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Kuivajärvi and Hietajärvi

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Poetry collecting in Uhtua
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Audio sample

UhtuaThroughout recorded history, Uhtua has been the largest village in Viena and the region's economic center, although in the early 1800s it was divided administratively at the Uhutjoki River into the parishes of Vuokkiniemi and Paanajärvi. Later, Uhtua and its neighboring villages became a municipality.

When the Soviet Union was formed, Uhtua became a district center, although the borders of that district have varied according to the different political trends. The district was given the name "Kalevala" to commemorate the 100th anniversary of the publication of the epic. When the infamous policy of concentration began, which led to the liquidation of many villages, the districts of Kalevala and Kiesting were combined with the district of Kemi to create a new, large and supposedly "efficient" administrative unit.

For Uhtua, this change, which occurred in 1961, meant the loss of its name: with the Kalevala district now gone, the village - against the wishes of its inhabitants - was renamed "Kalevala" so that the name of the epic would somehow remain visible.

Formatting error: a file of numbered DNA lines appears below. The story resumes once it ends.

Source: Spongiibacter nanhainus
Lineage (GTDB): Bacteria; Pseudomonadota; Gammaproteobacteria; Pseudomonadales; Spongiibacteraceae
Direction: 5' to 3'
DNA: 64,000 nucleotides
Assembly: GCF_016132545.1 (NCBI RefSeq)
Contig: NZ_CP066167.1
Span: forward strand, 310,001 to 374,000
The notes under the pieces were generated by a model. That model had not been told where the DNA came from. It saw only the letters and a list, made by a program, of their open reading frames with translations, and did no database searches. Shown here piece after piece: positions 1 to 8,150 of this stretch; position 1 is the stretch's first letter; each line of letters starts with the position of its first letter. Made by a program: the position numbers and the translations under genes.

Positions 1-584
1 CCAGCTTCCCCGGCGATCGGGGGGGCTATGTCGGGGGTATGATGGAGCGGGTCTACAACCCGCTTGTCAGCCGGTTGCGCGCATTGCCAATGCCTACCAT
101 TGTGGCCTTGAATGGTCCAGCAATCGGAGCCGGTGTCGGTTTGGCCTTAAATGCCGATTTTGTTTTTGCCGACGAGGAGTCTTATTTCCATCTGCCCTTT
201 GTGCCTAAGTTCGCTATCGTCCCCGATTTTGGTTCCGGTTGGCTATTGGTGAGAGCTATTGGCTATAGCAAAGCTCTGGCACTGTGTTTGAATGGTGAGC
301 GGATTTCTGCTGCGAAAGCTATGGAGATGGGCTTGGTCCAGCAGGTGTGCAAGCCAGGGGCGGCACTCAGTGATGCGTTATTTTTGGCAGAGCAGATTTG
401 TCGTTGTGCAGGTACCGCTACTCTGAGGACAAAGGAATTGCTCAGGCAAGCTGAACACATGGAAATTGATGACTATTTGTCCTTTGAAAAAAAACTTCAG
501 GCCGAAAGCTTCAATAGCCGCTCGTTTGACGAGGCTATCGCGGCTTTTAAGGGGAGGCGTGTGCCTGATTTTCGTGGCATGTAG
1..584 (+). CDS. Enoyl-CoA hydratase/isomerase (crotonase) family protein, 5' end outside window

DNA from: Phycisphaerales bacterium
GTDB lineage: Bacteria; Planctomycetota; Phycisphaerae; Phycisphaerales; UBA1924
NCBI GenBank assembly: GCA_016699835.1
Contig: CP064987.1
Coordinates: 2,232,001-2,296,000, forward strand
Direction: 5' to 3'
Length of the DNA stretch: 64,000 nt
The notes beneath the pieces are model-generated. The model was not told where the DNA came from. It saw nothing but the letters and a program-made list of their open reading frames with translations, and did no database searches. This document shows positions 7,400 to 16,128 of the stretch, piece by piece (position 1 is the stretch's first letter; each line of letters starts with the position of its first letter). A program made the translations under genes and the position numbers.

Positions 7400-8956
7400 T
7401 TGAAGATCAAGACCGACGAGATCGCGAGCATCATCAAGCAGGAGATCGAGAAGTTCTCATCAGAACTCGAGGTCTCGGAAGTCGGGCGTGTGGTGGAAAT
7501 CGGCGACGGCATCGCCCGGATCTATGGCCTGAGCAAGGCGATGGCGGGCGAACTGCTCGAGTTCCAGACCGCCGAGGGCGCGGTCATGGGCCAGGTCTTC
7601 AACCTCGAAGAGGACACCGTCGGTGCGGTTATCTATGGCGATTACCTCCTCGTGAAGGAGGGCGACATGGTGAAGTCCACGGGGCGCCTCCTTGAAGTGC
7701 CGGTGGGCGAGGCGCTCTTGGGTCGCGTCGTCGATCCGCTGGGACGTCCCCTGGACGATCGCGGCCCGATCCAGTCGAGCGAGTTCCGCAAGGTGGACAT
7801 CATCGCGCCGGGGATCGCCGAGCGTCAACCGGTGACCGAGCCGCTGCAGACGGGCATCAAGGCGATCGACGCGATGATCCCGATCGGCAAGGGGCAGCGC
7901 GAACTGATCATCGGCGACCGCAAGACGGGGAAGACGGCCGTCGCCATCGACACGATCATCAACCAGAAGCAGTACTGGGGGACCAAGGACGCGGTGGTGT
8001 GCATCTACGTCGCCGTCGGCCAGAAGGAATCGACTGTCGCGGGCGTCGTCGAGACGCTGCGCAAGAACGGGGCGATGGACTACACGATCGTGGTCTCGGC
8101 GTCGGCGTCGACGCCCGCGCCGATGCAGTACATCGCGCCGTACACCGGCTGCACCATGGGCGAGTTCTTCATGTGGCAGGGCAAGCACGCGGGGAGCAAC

The new, larger district did not last very long, and the present districts of Kemi, Kalevala and Louhi were created in Viena. Yet, the politicians did not have the courage to restore the "villages without perspective" which had been destroyed. Uhtua was not even given its original name back.

When construction began on the mine and industrial complex in Kostomuksha and the housing these necessitated, the area was still part of the Kalevala district. However, when the population of Kostomuksha reached 10,000 in 1983, and it received its city charter, the city and its environs were detached from the Kalevala district to become an administrative unit of its own. In 1988, the area administered by the Vuokkiniemi village council was annexed to the city, reducing the size of the Kalevala district even further.

At the beginning of the 1990s, the Kalevala district included the following villages and settlements: Kalevala (Uhtua), Vuonninen, Jyskyjärvi, Jyvöälahti, Kepa, Kuusiniemi, Luusalmi, Borovoi and Uusi Jyskyjärvi.

In Lönnrot's time, Uhtua had 80 houses. The census of 1905 recorded 204 houses and 1,206 inhabitants in the village.

In the days when poetry collectors frequented the area, Uhtua was divided into four parts: Likopää, the wealthiest part of the village, snaked along the shore of Lake Kuittijärvi; Ryhjä, located between Likopää and the Uhutjoki River, was the site of an old tšasouna and church; Miitkala, a settlement on the other side of the river; and Lamminpohja, located on the river at one of its wide, quiet stretches. Later additions to the village are Issakkala, built between Lamminpohja and Miitkala, and Huponsuo, an area which grew considerably.

At present, the village of Uhtua has some 5,000 inhabitants (5,230 according to the 1989 census). Karelians are now in the minority (2,360, or 45.1%) in the administrative center of their national district, a region where before the War one rarely heard any Russian spoken. Now Russian is the everyday language, with Karelian being used only among members of the older generation who are original inhabitants of the region.


Poetry collecting in Uhtua
What to see
Audio sample